Learning to be Flexible


Frisbee, athletics. Not my usual thing. Sweat. Not so much either. Watching a mother drop off her children at an orphanage. Definitely not.

Our group of 14 started our morning early with a devotional lead by Sharon, a brave, loving woman who is a long time missionary-friend of Dan and Chris. As she encouraged us to seek God’s strength to carry us through the heat-exhausting day and thank Him for the blessings we would receive, she also reminded us this is not our only mission field. There are as many, or more, opportunities to share God’s love and grace back home as here in areas of physical poverty.

Once at the Village, everyone jumped into their work for the day. Chris and Sharon played with the youngest children, colored with the tween girls, and made S’mores for all the kids (minus the fire since everything was melting in the 100* heat). Dan, Bill, and Chris replaced broken fans throughout the buildings. The tireless aquaponics team from Washington state spent many log hours digging, building, sawing, and pouring their sweat into the repairs at the fishhouse. I worked alongside two of the housemothers, chopping veggies and chicken to serve arroz con pollo for lunch. Later, I played a mean game of frisbee with a couple of boys who might go home in my suitcase!

Everyone who visits Honduras quickly learns to be flexible and ready for anything. As we played with the children today, a pickup truck entered the yard with a mother, her five children, and two workers from IHNFA (a kind of Honduran child welfare). The children, all under the age of 8, were overwhelmed and frightened. The toddler, a girl about the age of my youngest daughter, wailed every time her mother put her down. The group was ushered into a community room where I was watching Narnia with a group of 20 boys, giving me the opportunity to help serve lunch to the mother and her babies. I could not help but notice she completed the required paperwork in a businesslike manner and seemed almost detached from her errand. In short order, she left her son at the boys’ home and set off to deliver her daughters to the girls’ home. No fanfare, no long goodbyes.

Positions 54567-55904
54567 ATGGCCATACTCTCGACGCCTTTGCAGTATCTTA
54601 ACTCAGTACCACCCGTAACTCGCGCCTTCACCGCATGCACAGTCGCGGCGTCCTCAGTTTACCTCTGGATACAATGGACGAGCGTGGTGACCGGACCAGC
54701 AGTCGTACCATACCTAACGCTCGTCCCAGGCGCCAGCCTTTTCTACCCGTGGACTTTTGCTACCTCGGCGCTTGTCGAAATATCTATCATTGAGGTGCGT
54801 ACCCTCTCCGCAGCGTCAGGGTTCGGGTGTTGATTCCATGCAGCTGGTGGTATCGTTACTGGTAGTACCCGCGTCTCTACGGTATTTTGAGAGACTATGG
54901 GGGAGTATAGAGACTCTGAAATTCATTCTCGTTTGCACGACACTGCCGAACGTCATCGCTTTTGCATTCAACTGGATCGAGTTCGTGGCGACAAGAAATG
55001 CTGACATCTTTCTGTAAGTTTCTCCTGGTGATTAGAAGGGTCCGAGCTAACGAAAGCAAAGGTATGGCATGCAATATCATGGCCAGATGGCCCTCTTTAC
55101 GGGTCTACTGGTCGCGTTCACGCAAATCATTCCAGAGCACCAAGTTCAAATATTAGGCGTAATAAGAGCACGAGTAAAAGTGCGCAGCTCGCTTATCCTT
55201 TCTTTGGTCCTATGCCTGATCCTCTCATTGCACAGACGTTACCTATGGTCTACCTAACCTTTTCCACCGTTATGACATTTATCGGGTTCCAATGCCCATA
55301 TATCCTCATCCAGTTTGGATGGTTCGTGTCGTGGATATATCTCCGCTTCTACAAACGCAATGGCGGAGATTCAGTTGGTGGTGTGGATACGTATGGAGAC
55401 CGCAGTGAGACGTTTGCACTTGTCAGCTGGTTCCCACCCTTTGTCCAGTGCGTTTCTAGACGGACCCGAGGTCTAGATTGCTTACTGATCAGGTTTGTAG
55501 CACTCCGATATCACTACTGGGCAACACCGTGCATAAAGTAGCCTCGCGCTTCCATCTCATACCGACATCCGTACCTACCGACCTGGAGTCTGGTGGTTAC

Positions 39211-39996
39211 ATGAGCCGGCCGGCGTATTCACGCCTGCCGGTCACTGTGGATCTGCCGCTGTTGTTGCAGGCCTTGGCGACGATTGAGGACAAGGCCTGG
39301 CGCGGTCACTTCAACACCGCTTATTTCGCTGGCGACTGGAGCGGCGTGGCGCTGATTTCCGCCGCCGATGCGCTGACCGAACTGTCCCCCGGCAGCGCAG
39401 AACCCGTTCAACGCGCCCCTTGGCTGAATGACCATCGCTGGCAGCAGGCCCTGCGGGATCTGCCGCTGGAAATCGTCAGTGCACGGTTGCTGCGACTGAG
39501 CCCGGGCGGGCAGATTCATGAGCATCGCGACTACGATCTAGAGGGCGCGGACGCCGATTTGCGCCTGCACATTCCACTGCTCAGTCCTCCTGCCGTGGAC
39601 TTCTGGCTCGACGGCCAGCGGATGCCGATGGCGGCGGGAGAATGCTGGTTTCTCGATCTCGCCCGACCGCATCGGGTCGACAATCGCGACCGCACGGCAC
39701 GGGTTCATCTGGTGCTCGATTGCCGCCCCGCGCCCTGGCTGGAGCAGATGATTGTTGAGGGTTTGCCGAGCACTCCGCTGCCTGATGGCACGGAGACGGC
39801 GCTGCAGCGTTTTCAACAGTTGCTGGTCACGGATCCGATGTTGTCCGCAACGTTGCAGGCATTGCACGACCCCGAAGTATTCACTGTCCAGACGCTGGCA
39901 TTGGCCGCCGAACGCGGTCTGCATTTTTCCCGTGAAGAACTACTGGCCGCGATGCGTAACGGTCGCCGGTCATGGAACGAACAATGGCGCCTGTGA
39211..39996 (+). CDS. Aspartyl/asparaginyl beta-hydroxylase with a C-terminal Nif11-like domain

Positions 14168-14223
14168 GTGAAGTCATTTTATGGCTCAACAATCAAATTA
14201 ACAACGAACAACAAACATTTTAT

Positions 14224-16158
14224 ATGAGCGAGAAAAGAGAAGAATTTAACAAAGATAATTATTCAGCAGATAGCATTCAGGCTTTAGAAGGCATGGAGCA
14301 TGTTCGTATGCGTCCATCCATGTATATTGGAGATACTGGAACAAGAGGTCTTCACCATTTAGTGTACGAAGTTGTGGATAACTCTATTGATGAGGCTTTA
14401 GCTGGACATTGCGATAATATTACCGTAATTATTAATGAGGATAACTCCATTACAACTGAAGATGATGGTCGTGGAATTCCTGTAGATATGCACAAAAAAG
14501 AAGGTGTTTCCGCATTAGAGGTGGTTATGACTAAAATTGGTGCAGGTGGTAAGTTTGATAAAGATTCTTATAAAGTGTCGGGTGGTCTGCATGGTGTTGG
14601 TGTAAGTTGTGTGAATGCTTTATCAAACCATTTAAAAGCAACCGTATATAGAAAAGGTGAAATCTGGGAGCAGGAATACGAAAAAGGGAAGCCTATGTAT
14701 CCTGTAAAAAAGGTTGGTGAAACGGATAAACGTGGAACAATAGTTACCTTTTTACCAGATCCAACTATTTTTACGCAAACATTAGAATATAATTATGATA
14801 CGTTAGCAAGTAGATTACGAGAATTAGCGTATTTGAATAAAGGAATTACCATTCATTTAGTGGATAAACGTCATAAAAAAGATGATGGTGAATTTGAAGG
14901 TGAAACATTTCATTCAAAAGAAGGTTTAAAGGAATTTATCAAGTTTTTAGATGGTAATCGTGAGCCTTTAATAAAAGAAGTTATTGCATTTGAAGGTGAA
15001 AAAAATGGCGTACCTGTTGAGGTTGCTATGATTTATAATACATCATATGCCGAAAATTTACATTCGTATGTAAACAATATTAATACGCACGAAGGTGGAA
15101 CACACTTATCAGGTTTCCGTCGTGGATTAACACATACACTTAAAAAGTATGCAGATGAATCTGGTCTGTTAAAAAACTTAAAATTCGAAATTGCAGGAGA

My heart grieves for this mother tonight, and the countless others being forced to make wretched choices like this. This mother has watched her children abused by their father and set out to find a better place for them, a children’s home. Our team has been praying for her and for her babies as they transition to their new home tonight. Please join us in lifting these precious children whom God loves as deeply as all of His children, and thank Him for caring that not even one should perish.

“If a man has a hundred sheep and one of them wanders away, what will he do? Won’t he leave the ninety-nine others on the hills and go out to search for the one that is lost? And if he finds it, I tell you the truth, he will rejoice over it more than over the ninety-nine that didn’t wander away! In the same way, it is not my heavenly Father’s will that even one of these little ones should perish.”
Matthew 18:12-13

4 responses »

  1. Do families use the home as a temporary shelter for the children while they are going through rough times? Will she be able to pick them up when she gets back on her feet?

    • Good question! For legal purposes, parents must sign the children over to the home, but they have the right to take their children back. And some do. But which is better … to relinquish them permanently or put them through the transition multiple times? Ugh!

  2. How heartbreaking to witness this! What a strong heart you have! So wonderful that you can be there in a moment like that to support, love, and pray. Wow…overwhelming to think about. Praying for you on your trip!

  3. Pingback: In the Line of Greatness | This Joy-filled Life

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